To be fair, though, two of these books were my 'read-at-work' books. One, Austerlitz, was for my book club. Henry VI part I and II were pages I pulled up (via the exhaustive and wonderful MIT Shakespeare Archive) during slow periods at work, sneaking glances over to its tab to immerse myself in some War of the Roses goodness while waiting for the phone to ring.
Individually, what I thought of each work:
I was working at Chapters-Indigo when Joyland was released. I'd sneak over the horror section and mentally shop for what I'd get with my discount, even if I couldn't thumb through the books while on the clock. Joyland seemed to have a bit of buzz surrounding it, and more than a few people brought it to the check-out. I didn't end up getting it, though, so when I found it at Value Village at the beginning of January, I thought: work cafeteria read! You know, the highest honor bestowed on literature.
I didn't love it. I love a good bildungsroman, a carnival setting, and a touch of pulpy noir, don't get me wrong. My problem is that I thought Joyland was horror. Halfway through the book, I lay down my chicken salad wrap, and, exasperated, thought: but when is it going to get scary? Spoiler: it isn't. Still, those thematic tensions must make for a pretty compelling read, right? Unfortunately, it didn't, really. The pulp wasn't pulp enough, I didn't feel as though the protagonist grew altogether much. The carny lingo, both real and imaginary, did add colorful vernacular to the pages. I felt like Marge from The Simpsons when she met Stephen King: "Well, when you go back to horror will you let me know?"
Henry VI, Part 1 and 2
I reluctantly registered for a Shakespeare survey course, thinking that it might enhance my (already wonderful) TNG experience. My mind, subsequently, was blown by the majority of the Shakespeare canon. My goal became to read it all.
I admittedly have a difficult time with the history plays. I can blow through a Shakespearean tragedy like nobody's business, but the history plays are a slog. I mean, yes, Richard III is one of the best things ever written, but the rest were much harder for me to get through. Until I got to these. I loved them, read them with rapt fascination, and found myself only wishing that Joan of Arc had played a bigger role. It's bloody, it's military intrigue, it's plainly awesome.
Austerlitz was initially painful for me to read. Not emotionally, but in terms of slogging through the material. I wanted to give up, but I was book club duty-bound (and feeling guilty about having abandoned more than one book club selection). Further, I love historiographic metafiction. I was determined to get through the dense, experimental prose, the unending enumerations, the reflective stream of the narrative. It wasn't easy.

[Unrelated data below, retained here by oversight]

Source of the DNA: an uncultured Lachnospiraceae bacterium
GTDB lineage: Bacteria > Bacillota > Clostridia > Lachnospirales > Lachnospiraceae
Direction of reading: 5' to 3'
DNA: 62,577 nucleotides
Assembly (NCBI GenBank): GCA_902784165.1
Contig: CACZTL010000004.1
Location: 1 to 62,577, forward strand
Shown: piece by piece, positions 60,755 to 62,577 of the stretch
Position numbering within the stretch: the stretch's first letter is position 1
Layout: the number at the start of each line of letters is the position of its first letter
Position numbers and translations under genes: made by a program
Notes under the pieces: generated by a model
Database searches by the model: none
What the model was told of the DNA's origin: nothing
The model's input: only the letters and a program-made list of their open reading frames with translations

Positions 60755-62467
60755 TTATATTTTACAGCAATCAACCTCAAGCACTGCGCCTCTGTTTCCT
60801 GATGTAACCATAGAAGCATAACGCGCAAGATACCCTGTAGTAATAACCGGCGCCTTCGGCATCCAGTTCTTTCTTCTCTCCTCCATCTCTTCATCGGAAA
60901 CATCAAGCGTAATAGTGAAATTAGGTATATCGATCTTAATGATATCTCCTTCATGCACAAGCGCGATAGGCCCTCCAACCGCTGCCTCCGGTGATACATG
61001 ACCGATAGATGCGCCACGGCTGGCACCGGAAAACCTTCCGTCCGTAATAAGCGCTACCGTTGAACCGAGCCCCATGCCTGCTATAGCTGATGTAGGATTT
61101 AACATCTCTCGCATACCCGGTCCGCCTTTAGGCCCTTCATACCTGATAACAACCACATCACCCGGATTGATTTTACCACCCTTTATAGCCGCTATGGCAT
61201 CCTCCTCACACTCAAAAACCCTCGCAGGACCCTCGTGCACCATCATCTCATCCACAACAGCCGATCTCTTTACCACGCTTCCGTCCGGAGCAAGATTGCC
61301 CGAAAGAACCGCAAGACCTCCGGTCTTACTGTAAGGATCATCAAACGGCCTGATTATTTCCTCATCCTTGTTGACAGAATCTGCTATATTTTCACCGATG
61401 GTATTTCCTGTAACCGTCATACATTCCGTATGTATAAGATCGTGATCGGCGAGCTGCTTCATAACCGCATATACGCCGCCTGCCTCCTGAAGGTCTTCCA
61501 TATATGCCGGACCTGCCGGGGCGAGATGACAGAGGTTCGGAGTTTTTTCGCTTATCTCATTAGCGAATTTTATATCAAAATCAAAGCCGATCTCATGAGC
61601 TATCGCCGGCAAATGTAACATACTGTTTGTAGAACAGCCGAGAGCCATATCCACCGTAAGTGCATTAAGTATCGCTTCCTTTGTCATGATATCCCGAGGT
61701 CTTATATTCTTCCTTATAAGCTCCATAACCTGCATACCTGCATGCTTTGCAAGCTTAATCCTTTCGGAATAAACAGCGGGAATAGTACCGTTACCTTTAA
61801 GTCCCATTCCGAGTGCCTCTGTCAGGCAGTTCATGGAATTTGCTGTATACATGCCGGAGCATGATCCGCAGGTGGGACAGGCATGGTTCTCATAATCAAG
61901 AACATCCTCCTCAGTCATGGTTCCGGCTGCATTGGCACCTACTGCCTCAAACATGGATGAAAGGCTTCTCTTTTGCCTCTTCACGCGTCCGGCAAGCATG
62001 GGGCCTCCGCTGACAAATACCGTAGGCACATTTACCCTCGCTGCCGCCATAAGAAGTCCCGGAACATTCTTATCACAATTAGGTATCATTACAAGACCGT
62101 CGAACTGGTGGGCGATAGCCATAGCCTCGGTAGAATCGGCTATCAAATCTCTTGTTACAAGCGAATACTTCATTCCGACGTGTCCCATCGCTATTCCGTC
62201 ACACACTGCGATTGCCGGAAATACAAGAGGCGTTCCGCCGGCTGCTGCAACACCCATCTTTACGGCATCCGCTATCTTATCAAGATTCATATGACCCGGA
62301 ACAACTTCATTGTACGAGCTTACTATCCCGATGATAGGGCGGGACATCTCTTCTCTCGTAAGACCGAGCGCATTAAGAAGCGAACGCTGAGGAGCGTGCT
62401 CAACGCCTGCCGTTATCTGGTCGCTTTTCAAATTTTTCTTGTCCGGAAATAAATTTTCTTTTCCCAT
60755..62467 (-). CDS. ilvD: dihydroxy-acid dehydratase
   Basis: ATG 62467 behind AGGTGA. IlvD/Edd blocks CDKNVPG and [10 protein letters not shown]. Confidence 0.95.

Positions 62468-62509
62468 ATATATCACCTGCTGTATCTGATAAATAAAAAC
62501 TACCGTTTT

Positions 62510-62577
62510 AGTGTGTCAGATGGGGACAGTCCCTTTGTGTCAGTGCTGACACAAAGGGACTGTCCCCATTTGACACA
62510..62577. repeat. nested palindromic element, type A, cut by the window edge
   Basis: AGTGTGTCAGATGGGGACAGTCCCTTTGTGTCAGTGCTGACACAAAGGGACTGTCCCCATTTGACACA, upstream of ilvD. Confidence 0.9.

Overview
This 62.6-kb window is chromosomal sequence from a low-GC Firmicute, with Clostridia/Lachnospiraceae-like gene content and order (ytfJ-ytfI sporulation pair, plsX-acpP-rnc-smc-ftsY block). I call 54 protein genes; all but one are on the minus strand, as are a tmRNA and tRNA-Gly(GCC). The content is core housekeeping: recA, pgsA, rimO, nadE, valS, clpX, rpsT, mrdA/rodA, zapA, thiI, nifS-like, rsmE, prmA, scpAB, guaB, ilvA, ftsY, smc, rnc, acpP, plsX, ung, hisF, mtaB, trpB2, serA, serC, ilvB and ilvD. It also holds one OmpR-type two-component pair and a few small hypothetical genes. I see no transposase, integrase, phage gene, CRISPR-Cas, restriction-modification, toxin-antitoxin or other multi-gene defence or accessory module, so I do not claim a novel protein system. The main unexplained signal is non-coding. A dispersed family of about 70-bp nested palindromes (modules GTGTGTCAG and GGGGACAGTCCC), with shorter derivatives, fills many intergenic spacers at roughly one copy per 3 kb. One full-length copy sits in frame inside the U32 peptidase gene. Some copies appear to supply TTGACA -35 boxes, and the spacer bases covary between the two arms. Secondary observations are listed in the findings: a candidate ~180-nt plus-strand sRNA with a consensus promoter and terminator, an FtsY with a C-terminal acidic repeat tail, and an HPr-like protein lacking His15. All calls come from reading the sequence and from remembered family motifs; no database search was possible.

Each scene is a meticulous diorama. All the disparate aspects are meant to reflect the dual horror of memory and forgetting. It was well done, even if I didn't enjoy it. I mean, it won a National Book Critics Circle Award, an honour second only to 'Tiffany Ramone Workplace Cafeteria Reading Selection'.
One of the nicest things about having read it is that I appreciated it much more after discussing it with my book club. It highlighted the importance and joy of what it is to read, and talk about our reading: that even as a private activity, there's much to be shared, and always more to be learned. Treasure book club discussions!
Even if we all have our Skinner moments when it comes to meticulously crafted dioramas.
Anatomy of a Girl Gang
My second workplace cafeteria read, except this one had me in the awkward position of occasionally pretending not to cry in a crowded public area. I was initially drawn to this book based on a CBC Books interview with the author, wherein they discussed the Shakespearean elements she'd brought to the page. I was immediately sold. A re-telling of Romeo and Juliet, but with all-female gang members in Vancouver? Umm, yes please.
The prose is raw and quick to read, with a number of stylistic differences as the narrative shifts between the gang members. One of the aspects I loved most was the personification of Vancouver. Like the gang and the prose, it is at once hostile, menacing, fragile, and rife with volatile beauty. It houses the girls and offers them hope, while simultaneously threatening to devour them whole. Knowing that it was based, in part, on Romeo and Juliet made me prepared for an unhappy ending, but the bittersweet resolution still left me ugly crying on the bus.